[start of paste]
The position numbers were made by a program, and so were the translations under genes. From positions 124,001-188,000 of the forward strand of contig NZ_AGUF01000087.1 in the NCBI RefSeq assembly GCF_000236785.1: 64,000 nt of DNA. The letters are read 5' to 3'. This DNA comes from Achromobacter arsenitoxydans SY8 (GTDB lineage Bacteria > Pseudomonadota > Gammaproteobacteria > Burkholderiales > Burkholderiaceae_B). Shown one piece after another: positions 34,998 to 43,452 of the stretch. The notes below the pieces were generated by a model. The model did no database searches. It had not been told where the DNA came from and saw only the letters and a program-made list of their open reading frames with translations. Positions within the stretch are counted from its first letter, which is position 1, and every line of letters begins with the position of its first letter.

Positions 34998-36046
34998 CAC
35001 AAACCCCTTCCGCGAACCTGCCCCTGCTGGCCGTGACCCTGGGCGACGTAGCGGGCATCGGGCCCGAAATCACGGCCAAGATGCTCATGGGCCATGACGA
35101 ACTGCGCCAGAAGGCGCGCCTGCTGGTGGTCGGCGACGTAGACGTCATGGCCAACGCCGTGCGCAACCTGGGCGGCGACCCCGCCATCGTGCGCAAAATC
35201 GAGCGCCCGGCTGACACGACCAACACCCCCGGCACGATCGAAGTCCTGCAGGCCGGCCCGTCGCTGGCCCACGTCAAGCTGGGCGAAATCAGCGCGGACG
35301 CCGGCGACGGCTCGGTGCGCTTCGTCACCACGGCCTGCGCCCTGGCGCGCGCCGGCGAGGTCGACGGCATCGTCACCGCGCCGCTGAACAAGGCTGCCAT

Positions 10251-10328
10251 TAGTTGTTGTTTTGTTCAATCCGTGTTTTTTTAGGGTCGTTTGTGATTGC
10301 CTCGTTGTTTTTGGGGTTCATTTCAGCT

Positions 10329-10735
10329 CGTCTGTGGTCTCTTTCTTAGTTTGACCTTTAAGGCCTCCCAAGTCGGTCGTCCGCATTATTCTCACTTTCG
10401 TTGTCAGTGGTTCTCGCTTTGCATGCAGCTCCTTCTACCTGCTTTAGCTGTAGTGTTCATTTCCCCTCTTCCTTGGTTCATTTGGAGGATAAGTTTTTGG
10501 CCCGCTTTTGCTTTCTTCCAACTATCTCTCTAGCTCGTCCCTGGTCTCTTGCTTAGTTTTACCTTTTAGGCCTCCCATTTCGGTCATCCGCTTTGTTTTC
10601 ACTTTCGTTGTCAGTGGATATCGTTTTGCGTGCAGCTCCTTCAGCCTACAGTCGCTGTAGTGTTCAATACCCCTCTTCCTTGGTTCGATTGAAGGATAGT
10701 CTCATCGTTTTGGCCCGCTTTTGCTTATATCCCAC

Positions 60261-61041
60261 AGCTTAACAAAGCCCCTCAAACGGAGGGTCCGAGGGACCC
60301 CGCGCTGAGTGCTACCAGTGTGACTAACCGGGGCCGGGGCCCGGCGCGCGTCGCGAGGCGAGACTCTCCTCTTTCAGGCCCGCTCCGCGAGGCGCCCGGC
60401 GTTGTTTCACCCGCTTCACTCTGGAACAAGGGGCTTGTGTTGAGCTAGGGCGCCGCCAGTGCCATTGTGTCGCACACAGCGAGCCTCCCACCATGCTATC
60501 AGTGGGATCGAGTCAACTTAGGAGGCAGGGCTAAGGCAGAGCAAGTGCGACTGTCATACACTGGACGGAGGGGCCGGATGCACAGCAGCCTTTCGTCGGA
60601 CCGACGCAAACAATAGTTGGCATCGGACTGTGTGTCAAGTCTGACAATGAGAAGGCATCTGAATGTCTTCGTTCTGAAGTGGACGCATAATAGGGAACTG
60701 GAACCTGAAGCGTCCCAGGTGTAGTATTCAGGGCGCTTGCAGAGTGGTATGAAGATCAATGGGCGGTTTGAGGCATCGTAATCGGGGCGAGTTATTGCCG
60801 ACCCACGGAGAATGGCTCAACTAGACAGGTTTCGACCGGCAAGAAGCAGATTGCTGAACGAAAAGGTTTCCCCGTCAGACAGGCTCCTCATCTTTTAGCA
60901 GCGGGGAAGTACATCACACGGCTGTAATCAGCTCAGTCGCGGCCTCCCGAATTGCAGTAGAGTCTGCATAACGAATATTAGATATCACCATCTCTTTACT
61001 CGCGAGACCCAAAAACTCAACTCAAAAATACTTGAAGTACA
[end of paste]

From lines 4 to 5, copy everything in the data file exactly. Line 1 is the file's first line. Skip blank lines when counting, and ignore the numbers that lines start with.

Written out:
35001 AAACCCCTTCCGCGAACCTGCCCCTGCTGGCCGTGACCCTGGGCGACGTAGCGGGCATCGGGCCCGAAATCACGGCCAAGATGCTCATGGGCCATGACGA
35101 ACTGCGCCAGAAGGCGCGCCTGCTGGTGGTCGGCGACGTAGACGTCATGGCCAACGCCGTGCGCAACCTGGGCGGCGACCCCGCCATCGTGCGCAAAATC